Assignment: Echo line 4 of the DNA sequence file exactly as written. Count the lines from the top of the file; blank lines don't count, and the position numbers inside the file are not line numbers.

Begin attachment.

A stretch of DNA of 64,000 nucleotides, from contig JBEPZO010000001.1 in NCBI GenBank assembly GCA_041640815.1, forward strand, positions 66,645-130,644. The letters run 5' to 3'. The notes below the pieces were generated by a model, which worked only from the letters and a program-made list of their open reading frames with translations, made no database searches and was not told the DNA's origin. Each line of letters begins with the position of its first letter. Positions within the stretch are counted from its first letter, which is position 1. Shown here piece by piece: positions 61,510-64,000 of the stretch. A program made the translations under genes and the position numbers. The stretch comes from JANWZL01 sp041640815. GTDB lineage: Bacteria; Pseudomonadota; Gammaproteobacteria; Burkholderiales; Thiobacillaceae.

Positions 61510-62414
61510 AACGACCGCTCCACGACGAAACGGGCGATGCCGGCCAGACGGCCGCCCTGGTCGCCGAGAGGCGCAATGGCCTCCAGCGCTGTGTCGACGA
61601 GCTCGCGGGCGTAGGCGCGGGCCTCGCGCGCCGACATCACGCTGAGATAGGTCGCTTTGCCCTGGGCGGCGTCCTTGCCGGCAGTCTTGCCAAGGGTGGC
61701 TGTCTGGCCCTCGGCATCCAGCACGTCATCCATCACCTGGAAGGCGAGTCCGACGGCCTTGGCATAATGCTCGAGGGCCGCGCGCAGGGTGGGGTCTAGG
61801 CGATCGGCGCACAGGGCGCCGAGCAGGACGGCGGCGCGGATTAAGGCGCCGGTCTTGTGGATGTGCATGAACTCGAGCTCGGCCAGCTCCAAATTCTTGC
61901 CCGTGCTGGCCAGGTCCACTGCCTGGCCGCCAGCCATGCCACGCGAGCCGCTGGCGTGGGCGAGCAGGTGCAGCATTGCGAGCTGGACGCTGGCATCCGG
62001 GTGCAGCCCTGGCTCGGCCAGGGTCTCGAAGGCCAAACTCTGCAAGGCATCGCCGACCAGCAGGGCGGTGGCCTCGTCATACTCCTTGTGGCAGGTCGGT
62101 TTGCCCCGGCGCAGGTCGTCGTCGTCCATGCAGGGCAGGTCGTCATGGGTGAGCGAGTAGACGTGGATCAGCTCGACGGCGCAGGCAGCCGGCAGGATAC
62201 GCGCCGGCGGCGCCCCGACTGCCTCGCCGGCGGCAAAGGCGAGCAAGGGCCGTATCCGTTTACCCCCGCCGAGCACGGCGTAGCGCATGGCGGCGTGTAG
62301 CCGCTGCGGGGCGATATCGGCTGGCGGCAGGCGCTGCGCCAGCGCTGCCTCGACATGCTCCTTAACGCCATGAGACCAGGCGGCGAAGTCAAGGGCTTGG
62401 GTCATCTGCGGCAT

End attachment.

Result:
61601 GCTCGCGGGCGTAGGCGCGGGCCTCGCGCGCCGACATCACGCTGAGATAGGTCGCTTTGCCCTGGGCGGCGTCCTTGCCGGCAGTCTTGCCAAGGGTGGC